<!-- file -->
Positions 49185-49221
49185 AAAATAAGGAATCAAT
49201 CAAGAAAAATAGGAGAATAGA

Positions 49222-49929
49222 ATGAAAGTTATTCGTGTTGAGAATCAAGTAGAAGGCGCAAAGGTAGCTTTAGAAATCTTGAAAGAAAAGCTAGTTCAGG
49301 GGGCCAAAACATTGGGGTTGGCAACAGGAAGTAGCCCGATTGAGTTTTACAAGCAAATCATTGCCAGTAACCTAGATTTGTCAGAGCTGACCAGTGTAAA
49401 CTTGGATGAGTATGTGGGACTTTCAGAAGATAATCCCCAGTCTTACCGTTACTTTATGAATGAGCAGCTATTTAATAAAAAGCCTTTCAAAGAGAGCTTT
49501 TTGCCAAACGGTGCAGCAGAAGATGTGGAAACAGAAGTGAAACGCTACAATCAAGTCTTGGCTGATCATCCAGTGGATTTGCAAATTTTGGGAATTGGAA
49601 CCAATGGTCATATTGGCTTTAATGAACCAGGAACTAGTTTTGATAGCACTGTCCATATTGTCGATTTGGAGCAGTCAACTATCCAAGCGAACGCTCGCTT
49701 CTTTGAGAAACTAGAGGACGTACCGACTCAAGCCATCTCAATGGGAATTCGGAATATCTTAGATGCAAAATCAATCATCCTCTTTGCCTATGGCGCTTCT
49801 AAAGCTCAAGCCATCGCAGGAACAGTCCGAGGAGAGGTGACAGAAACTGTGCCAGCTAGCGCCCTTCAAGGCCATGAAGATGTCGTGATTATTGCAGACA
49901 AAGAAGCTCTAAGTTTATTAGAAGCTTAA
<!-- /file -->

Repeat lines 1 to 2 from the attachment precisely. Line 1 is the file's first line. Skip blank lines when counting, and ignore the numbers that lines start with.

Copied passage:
Positions 49185-49221
49185 AAAATAAGGAATCAAT